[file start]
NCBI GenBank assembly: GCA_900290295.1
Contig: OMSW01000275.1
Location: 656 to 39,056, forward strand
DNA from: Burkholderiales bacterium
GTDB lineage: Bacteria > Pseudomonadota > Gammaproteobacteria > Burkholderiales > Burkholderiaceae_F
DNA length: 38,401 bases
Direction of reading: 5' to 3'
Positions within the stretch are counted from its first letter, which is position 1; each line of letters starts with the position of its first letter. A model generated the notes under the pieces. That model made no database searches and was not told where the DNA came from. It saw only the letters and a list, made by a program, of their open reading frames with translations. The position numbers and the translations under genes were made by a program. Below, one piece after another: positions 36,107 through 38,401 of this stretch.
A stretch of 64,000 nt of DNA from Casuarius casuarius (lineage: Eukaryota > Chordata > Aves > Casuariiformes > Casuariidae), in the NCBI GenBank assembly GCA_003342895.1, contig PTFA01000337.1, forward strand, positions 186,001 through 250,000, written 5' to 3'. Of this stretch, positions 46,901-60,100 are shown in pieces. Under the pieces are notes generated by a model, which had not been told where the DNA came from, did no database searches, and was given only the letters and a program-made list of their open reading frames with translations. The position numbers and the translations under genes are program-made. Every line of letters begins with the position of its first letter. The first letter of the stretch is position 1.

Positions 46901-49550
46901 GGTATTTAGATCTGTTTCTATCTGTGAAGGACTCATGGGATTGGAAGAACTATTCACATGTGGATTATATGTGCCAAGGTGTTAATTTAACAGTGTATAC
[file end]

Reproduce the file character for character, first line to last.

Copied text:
NCBI GenBank assembly: GCA_900290295.1
Contig: OMSW01000275.1
Location: 656 to 39,056, forward strand
DNA from: Burkholderiales bacterium
GTDB lineage: Bacteria > Pseudomonadota > Gammaproteobacteria > Burkholderiales > Burkholderiaceae_F
DNA length: 38,401 bases
Direction of reading: 5' to 3'
Positions within the stretch are counted from its first letter, which is position 1; each line of letters starts with the position of its first letter. A model generated the notes under the pieces. That model made no database searches and was not told where the DNA came from. It saw only the letters and a list, made by a program, of their open reading frames with translations. The position numbers and the translations under genes were made by a program. Below, one piece after another: positions 36,107 through 38,401 of this stretch.
A stretch of 64,000 nt of DNA from Casuarius casuarius (lineage: Eukaryota > Chordata > Aves > Casuariiformes > Casuariidae), in the NCBI GenBank assembly GCA_003342895.1, contig PTFA01000337.1, forward strand, positions 186,001 through 250,000, written 5' to 3'. Of this stretch, positions 46,901-60,100 are shown in pieces. Under the pieces are notes generated by a model, which had not been told where the DNA came from, did no database searches, and was given only the letters and a program-made list of their open reading frames with translations. The position numbers and the translations under genes are program-made. Every line of letters begins with the position of its first letter. The first letter of the stretch is position 1.

Positions 46901-49550
46901 GGTATTTAGATCTGTTTCTATCTGTGAAGGACTCATGGGATTGGAAGAACTATTCACATGTGGATTATATGTGCCAAGGTGTTAATTTAACAGTGTATAC